Interview Appraisals

Among the reactions elicited by the 1944 Chanel-Muggeridge unpublished interview, we wish to cite a message received in December 2011 from Muggeridge’s official biographer, Ian Hunter, Emeritus Professor of Law at the University of Western Ontario: “I read the transcript of the Chanel interview with great interest. CC [sic] more than held her own with MM [Malcolm Muggeridge] which, as you know, was not easy. I agree with you [Isée St. John Knowles] that many themes in Liberation are foreshadowed in the interview… It is interesting, in retrospect, how guarded MM was about revealing his wartime experiences. When he wrote Chronicles [of Wasted Time], he decided (quite deliberately, I think) to consider the war as fit only for satire. So, he takes a world-weary, sometimes condescending, attitude toward the war and his (actually, rather important) role in it; I thought the interview shed light on how seriously he took things at the time”.

Further comments were voiced in Jean Lebrun’s Notre Chanel (published by Bleu autour, winner of the 2014 Goncourt award for biography). Lebrun is a historian and produces the radio programme “La marche de l’histoire” broadcast on France Inter. The interview conducted by Muggeridge led the historian to the conclusion that “Here, without doubt, we are as close as can be to the ultimate truth concerning Chanel”.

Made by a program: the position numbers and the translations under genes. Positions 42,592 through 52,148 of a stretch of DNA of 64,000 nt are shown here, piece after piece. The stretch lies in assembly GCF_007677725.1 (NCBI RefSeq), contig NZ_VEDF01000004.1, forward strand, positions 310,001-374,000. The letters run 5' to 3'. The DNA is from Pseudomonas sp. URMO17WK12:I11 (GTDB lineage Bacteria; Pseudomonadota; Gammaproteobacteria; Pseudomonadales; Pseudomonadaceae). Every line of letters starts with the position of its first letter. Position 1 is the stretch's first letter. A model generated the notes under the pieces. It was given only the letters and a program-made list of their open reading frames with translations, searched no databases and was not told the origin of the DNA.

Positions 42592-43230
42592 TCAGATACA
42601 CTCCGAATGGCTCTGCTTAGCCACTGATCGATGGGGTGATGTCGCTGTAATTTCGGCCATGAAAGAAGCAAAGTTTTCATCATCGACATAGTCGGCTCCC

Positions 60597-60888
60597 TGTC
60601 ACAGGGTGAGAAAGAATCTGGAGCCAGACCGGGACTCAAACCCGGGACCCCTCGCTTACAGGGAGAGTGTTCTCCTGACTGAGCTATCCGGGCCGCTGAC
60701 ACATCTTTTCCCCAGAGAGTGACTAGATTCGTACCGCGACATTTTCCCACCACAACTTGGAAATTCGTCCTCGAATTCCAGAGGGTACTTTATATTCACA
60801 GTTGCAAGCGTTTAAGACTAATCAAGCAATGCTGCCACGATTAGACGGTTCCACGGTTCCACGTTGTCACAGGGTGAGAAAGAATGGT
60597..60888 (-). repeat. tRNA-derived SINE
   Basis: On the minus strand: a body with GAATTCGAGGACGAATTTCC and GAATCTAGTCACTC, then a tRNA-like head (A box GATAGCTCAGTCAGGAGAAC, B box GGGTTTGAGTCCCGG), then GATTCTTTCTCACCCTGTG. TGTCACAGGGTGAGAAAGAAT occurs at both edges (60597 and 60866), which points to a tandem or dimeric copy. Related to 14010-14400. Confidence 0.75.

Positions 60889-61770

One account of Chanel’s life which is steeped in the thinking of her time is the carefully-researched work by Professor Rhonda K. Garelick, Mademoiselle: Coco Chanel and the Pulse of History, New York, Random House, 2014. This publication, some 600 pages in length, does not confine itself to authenticating the 1944 interview, but goes on to comment on certain fragments of it, one of which is corroborated by a remark confided by Chanel to her great-niece.

A hallmarking comment by Gabrielle Palasse-Labrunie punctuates her preface to the original website, dated July 2012, ending with these lines:

“Movingly vivid to me, some forty years after Coco Chanel’s death, is the sound of her voice transpiring from the words of that interview”.